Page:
Now, I'm not an Oracle salesperson. But if Slashdot ever did an AMA with an Oracle sales engineer, I think my fellow Linux admins would be particular impressed on how far ahead Oracle/SPARC is in a number of key areas.

Comment: Re:Say what you will but this is cool (Score 1) 52

by AtariDatacenter (#47784419) Attached to: Google Testing Drone Delivery System: 'Project Wing'

Amazon recently announced it was getting into the advertisement business, and it beat out Google to acquire Twitch.

Pure speculation on my part, but I have to wonder if this is just Google's CEO trying to steal some of the spotlight away from Amazon?

Suddenly, Google is saying, "Oh yeah... delivery drones. We've been doing this for some time now." It smells like petty CEO bickering. (As cool as delivery drones are.)

Comment: Re:noone trusts their cya legalese (Score 4, Insightful) 134

Based on published information, we know that the NSA gets customer information by compelling companies to produce the records, or it taps the connections between their datacenters and it gets the data in transit). Apple didn't deny either -- neither one of those involve installing a backdoor or giving SERVER access.

I think you're on the right track. There really is nothing that Apple can say to convince foreign users that their data is safe.

Comment: Ouya just isn't compelling (Score 5, Insightful) 134

I was an original backer for the Ouya. The interface is a bit awkward, but worse, the software titles just aren't compelling. There doesn't seem to be a great reason to make an exclusive Ouya game, and anything you can find there you can get on your phone or another platform. Playing smartphone games on your TV just doesn't deliver any kind of wow factor. :(

Comment: Welcome to Google Island? (Score 1) 43

by AtariDatacenter (#43816295) Attached to: Google Plans Wireless Networks In Emerging Markets

So, Google wanted their place that was free of government regulation to experiment and try new things out. It sounds like, in many ways, they have found it. They can get their feet wet and learn the ropes of wireless networks. Maybe in time, they'll come back to the US and play against the big boys.

Comment: Re:You gotta love Larry's self-serving hypocrisy.. (Score 3, Interesting) 486

by AtariDatacenter (#43750213) Attached to: Larry Page: You Worry Too Much About Medical Privacy

“Computer science has a marketing problem." That's what Larry said. And his presentation was about marketing more than anything. He was trying to sell the world view that works great for his company, and he certainly put his sour grapes on the table.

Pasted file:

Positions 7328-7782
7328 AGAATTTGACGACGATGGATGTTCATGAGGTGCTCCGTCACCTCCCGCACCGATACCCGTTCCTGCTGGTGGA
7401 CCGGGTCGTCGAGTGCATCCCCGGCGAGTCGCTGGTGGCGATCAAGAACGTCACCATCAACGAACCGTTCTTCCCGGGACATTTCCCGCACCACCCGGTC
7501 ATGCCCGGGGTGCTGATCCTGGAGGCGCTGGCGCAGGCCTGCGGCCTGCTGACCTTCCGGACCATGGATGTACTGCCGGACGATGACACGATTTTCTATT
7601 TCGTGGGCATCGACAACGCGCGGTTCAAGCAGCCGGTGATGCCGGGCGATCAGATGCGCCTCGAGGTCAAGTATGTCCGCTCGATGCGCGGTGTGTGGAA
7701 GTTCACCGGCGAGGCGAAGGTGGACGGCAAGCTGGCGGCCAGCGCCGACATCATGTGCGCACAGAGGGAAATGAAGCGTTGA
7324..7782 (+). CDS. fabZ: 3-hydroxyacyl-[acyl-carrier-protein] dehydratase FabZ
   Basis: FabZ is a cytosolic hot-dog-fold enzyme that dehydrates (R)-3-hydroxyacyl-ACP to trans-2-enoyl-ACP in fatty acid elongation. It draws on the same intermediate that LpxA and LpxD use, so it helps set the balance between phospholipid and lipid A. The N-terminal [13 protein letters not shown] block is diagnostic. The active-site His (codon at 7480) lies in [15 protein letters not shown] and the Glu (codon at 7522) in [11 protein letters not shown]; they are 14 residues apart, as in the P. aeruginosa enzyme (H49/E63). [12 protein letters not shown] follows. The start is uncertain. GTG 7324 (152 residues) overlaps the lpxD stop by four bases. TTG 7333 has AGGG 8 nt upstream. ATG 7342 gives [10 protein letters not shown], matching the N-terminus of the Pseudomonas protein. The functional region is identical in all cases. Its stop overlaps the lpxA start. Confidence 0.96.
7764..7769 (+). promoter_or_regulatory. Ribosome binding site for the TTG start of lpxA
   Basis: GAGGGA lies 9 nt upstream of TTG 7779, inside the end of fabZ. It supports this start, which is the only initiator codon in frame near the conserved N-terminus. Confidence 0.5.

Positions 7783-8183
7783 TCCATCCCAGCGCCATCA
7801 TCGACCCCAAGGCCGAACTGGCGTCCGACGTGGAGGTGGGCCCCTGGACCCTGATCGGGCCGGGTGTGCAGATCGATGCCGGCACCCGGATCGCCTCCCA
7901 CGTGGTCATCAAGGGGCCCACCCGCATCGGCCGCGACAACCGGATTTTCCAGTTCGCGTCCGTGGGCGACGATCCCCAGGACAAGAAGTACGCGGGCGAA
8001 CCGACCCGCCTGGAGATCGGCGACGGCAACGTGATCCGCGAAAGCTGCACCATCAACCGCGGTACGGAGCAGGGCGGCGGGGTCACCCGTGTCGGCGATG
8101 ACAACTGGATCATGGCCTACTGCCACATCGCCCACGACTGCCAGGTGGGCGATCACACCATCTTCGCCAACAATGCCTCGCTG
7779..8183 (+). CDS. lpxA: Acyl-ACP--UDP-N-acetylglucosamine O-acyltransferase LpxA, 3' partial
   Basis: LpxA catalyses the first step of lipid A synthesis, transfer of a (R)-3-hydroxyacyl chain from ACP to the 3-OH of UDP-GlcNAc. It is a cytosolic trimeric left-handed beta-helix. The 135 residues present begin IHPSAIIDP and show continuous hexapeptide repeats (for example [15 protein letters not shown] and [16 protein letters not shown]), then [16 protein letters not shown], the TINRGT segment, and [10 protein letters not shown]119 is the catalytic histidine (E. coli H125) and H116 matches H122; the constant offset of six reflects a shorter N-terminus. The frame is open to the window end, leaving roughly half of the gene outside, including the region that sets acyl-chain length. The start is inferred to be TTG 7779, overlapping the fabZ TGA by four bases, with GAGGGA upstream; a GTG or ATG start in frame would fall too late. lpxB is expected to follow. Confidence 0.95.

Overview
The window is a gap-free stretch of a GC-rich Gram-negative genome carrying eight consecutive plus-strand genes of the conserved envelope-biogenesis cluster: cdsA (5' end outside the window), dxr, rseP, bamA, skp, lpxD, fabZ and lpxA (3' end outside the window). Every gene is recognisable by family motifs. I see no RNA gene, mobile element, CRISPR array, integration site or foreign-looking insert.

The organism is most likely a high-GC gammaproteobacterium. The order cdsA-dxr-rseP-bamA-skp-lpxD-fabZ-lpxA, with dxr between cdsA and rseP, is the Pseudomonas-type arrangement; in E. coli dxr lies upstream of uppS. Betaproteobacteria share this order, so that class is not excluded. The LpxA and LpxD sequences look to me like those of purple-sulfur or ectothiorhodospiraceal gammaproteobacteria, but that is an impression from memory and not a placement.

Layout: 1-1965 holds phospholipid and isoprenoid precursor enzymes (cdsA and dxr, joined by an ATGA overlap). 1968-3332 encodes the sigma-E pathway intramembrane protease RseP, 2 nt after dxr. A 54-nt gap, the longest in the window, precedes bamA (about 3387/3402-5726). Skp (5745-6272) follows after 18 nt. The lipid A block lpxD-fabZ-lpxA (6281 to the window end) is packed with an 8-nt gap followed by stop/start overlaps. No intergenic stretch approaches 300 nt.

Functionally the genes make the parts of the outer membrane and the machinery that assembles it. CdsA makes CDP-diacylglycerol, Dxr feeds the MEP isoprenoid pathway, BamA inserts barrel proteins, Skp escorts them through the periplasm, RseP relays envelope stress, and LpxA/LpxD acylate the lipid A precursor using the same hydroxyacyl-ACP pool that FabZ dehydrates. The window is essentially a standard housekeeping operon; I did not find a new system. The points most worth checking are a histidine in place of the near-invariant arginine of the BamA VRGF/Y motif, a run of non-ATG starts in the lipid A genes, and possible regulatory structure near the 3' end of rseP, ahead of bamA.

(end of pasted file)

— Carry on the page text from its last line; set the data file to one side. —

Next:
He talks of "resistance to technological change", which is code for Google Glasses and the glasshole syndrome. He talks of how people should should be more relaxed with their medical records, which is code for Google Health. They had a clear plan how they were going to make money with Google Health (selling user data). The problem was that, on the user side, they had a solution that was in search of an actual need. But Google has made it clear that they're not going to learn that lesson.

You know, I kind of like his idea of a mirror universe where more avant-garde ideas can be tested out, in small scale, in the real-world. He wanted a Burning Man type of environment for new technology. Actually, Eureka (the town from the TV show of the same name) might have been a closer fit (although the reference would have been lesser-known, and is almost synonymous with disaster). Being able to try things out (on the small scale and a limited geography) and work out the problems there is great for allowing a company to iterate on a product without the marketing backlash for failures.

In theory, I'd love to live in that Eureka town. But only if it was about the product and about the science. The only thing Google Health did for me was to convince me that Google's products and services aren't about what they deliver (search, ubiquitous health records). They are about Google's real customers (advertisers, health care industry) and Google's real problem is finding a way to get everyone to jump on board so they can make money. That's what he is saying, in code, when he says "computer science has a marketing problem".